The UK Houses of Parliament shown from the river Thames and with Big Ben in the background

£1 million London boiler fund to tackle fuel poverty

A new fund is to provide £1 million for Londoners to replace or repair inefficient or broken boilers. The Better Boilers fund, launched by Mayor Sadiq Khan, is the first ever pan-London scheme of its kind to help Londoners living in fuel poverty.

The pilot scheme will help up to 500 fuel-poor homeowners in London to keep warm this winter by replacing or replacing inefficient or broken boilers with A-rated appliances.

The Mayor has committed to producing a Fuel Poverty Action Plan and to reducing bills through Energy for Londoners, his programme on energy and fuel poverty which aims to help Londoners get out of fuel poverty and put the city on a path to zero carbon by 2050.

Sadiq Khan said: “It is shocking that more than 1 million Londoners live in fuel poverty. People should not have to choose whether to heat their homes or buy food.

“I am committed to making our capital a city for all Londoners, and part of that means people being able to heat their homes and live in comfort, as well as breathe cleaner air. This scheme is another step towards achieving that.”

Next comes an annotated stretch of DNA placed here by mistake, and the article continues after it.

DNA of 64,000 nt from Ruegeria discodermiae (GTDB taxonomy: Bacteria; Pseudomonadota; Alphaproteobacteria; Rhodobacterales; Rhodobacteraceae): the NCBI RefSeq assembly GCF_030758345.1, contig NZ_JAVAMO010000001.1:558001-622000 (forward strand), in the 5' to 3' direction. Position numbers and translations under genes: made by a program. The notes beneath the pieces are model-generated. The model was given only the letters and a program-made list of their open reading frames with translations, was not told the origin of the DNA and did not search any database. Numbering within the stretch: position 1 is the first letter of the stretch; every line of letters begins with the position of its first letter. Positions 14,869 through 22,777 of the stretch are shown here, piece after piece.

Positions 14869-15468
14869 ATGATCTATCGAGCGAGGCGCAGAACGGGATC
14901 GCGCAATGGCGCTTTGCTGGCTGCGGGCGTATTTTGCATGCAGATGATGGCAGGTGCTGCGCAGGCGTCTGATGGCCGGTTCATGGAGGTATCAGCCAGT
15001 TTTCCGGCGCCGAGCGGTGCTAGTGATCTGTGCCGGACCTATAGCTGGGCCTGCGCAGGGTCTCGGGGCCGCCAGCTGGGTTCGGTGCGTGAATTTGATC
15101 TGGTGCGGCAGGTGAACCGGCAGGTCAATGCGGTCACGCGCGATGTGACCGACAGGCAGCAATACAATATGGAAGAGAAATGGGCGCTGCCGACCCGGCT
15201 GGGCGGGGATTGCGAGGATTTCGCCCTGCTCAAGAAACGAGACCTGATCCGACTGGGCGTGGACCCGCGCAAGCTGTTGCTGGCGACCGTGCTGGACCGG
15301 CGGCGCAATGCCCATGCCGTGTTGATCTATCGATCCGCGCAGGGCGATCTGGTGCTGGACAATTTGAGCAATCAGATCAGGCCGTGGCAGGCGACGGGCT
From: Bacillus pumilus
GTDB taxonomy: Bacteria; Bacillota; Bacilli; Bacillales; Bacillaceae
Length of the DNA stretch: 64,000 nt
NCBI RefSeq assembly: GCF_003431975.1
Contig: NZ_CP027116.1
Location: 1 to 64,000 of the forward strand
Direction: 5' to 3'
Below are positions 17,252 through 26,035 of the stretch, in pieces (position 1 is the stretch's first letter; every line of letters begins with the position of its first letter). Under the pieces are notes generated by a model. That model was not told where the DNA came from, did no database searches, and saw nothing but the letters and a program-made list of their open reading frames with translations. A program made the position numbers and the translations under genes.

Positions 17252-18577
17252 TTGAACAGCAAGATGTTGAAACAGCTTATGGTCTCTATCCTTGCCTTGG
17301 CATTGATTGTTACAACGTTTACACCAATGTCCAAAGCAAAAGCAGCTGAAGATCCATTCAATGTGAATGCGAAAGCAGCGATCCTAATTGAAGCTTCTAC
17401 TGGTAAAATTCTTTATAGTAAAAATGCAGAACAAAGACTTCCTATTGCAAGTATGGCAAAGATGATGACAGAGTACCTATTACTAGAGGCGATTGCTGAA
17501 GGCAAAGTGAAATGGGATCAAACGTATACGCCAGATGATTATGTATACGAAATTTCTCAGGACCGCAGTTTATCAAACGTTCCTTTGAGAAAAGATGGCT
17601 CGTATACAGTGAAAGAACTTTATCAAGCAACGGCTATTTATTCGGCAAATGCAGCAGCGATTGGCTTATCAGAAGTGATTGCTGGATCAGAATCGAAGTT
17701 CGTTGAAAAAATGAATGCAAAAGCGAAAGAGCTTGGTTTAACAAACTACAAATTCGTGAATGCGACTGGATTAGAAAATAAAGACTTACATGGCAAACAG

To be eligible for the Better Boilers scheme, people must be homeowners in receipt of qualifying benefits with either:

  • an inefficient gas, oil, LPG or solid fuel boiler (typically at least 10 years old) in working order, or
  • a broken gas, oil, LPG or solid fuel boiler of any age or level of efficiency.

The scheme will be administered by the Energy Saving Trust; and installations and repairs will be undertaken by a contractor from the Mayor of London’s energy efficiency programme RE:NEW.

The London Boiler Cashback Scheme will continue to run in parallel to Better Boilers until funds run out. The boiler cashback scheme differs from the new scheme because it does not directly address fuel poverty. The £1 million capital funding for Better Boilers has been reallocated from the cashback scheme, in recognition of the need to reduce carbon emissions and tackle fuel poverty.

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